French president Emmanuel Macron sent a pulse of excitement racing through the Bonn climate summit with a speech seizing the mantle of climate leadership from the now absent, US.
In an address to a conference charged with writing the rules of the deal struck in Paris in 2015, Macron promised to replace every cent of $2m of funding withdrawn by the US from the UN’s Intergovernmental Panel on Climate Change (IPCC).
The president also called for a border tax to protect EU industry against parties that do not share its climate goals, and promised efforts to haul EU carbon prices up to €30 per tonne.
His speech followed a cautious address by the summit’s co-host, the German chancellor, Angela Merkel, which Green MPs involved in coalition talks said cast new doubts on the prospect of a governmental pact.
Macron by contrast was bold. On the IPCC, he said: “We need scientific information which is constantly nourished to ensure clear decision making. The IPCC is one of the major components of this work.”
“However, it is threatened today by the decision of the US not to guarantee funding for it. Therefore, I propose that the EU replaces the USA, and France will meet that challenge.”
While France hoped that other EU countries would also contribute, “I can guarantee that starting in 2018, the IPCC will have all the money it needs and will continue to support our decision-making. It will not miss a single euro,” Macron said.
On carbon markets, Macron said that France would be “working hard” to achieve a €30 per tonne carbon fee, “the price that will make it possible to change the behaviour of investors in industrial circles”.
To support these circles, “in particular, we need a border tax to make it possible to protect industry sectors, as there are imports from countries not respecting these goals,” he said.
Merkel, once dubbed the ‘climate chancellor’ – but who is also a stalwart defender of Germany’s car industry and power utilities – acknowledged that her country had “a long way yet to go” to meet its target of cutting emissions 40% by 2020.
But while it was “important to fulfil obligations we entered into”, she said, “social issues come to fore when we talk about coal. We have to think: is such a scheme economically viable and affordable? Even in a rich country like Germany, there are important conflicts in society that need to be solved and settled in a reliable, calm and collected manner.”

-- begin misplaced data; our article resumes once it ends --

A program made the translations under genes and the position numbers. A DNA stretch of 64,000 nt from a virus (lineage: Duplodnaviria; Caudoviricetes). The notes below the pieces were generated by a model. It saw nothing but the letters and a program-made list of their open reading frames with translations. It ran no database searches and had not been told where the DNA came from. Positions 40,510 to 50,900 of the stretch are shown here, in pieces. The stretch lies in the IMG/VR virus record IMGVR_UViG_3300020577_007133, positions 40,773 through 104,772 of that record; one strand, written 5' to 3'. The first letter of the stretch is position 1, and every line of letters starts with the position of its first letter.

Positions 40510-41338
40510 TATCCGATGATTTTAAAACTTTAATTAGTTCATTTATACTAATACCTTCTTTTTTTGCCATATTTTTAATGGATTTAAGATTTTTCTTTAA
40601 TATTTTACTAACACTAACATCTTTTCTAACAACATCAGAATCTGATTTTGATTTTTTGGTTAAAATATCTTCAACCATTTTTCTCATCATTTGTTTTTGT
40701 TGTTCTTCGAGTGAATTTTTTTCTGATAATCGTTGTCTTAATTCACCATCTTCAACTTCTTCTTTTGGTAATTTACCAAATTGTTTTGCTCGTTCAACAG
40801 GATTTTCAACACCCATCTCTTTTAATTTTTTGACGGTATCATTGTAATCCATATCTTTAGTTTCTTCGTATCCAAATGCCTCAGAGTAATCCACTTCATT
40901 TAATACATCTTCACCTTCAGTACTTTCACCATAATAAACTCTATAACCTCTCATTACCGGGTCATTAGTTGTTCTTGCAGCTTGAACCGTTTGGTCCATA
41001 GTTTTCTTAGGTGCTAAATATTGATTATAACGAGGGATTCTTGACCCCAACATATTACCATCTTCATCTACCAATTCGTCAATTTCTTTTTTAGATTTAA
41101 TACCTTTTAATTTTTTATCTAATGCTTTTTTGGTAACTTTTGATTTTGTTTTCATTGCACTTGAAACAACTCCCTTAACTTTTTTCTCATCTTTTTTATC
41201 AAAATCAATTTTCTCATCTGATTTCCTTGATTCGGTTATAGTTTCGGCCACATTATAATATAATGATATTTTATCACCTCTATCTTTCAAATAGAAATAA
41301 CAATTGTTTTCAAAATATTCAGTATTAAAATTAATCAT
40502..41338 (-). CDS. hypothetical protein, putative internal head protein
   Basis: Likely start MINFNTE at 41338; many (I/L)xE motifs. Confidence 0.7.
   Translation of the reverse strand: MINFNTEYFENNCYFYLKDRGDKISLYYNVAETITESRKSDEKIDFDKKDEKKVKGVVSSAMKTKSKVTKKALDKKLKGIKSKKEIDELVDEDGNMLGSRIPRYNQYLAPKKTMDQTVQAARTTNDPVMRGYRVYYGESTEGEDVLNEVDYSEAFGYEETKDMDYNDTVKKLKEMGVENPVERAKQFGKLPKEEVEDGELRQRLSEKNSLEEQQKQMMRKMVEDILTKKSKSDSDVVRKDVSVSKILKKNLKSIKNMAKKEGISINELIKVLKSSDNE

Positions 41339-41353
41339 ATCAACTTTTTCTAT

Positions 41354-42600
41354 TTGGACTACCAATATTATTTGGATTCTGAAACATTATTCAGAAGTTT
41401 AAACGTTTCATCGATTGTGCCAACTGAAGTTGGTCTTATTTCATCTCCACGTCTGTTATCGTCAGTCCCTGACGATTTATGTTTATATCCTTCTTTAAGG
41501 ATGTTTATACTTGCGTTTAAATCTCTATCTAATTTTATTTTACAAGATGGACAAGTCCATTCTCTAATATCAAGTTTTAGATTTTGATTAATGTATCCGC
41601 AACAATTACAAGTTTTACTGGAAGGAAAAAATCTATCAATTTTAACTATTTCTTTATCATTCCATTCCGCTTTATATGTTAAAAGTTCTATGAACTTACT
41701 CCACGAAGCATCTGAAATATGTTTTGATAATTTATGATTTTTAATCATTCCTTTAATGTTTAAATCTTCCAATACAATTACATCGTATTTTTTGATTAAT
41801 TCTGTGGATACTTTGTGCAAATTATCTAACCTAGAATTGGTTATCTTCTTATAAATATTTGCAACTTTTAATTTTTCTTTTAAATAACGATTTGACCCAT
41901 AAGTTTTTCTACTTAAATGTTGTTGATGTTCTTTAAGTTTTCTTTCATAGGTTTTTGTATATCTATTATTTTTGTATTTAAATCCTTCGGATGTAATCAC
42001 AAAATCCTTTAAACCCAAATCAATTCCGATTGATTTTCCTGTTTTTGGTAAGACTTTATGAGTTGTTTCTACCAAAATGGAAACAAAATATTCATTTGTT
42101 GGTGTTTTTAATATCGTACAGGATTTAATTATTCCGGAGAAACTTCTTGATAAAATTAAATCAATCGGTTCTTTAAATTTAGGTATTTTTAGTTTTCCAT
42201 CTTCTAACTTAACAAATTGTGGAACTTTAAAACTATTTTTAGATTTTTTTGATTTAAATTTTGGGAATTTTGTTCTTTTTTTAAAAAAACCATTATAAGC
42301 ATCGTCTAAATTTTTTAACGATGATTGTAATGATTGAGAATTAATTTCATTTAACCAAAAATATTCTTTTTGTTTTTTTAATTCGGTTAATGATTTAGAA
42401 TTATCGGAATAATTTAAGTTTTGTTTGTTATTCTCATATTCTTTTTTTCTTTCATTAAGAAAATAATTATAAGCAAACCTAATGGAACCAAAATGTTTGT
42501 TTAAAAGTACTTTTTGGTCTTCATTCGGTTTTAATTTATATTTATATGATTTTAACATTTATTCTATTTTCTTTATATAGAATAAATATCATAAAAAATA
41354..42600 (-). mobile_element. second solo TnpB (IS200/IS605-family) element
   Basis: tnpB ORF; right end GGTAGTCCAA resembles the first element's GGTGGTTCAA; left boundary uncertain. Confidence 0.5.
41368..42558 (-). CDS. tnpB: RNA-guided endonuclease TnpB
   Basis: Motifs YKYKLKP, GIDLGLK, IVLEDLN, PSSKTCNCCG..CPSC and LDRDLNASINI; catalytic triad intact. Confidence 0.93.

Around 40% of Germany’s energy comes from coal – much of it heavily polluting brown lignite, which is pushing Germany to overshoot its 2020 climate target by some 120 million tonnes, according to estimates.
The action needed on coal was something “we have to discuss in precise terms in the days to come,” Merkel said, in a nod to the ongoing coalition talks due to end on Friday.
Annalena Barbock, an MP in the German Green Party’s negotiating team told Climate Home that Merkel’s speech would not help to unblock coalition talks that were currently “stuck” over the twin issues of climate goals and reduction in coal use.
“I don’t know if this was Merkel playing hardball or not but it was a true disappointment for me as a Green negotiator,” she said. “It was also a true disappointment for me as a climate politician and as a human being. She said at the beginning of her speech that climate change was a challenge to the destiny of humankind. If this is the answer, then we have to be very worried.”
The US coal industry at least might take some heart from Merkel’s apparent reluctance to speed up the German coal phase out, albeit in terms that might not please Germany’s 20,000 coal miners.
Speaking to Climate Home last week, Barry Worthington, the director of the US energy association had said: “Germany doesn’t like to talk about it, but it is burning US coal for power consumption. Everyone wants to talk about renewables deployment but since World War II, its been buying and burning US coal and it continues to do so.”
Earlier in the conference plenary, the UN secertary-general Antonio Gutteres had warned that the window to getting on track for a 2C warmed world would close within five years.
With an estimated $825bn invested globally in fossil fuels and other high-emissions sectors last year, he said: “We must stop placing bets on an unsustainable future that will place savings and societies at risk,” he said. “Markets need to be reoriented away from the counter-productive and the short term.”
“The world should adopt a single rule,” he added. “If big infrastructure projects are not green, they should not be given the green light”
A high carbon price in market covering at least 50% of the world’s economy would be needed to meet the Paris targets, the UN chief said.
“I urge G20 countries to set a strong example,” he concluded.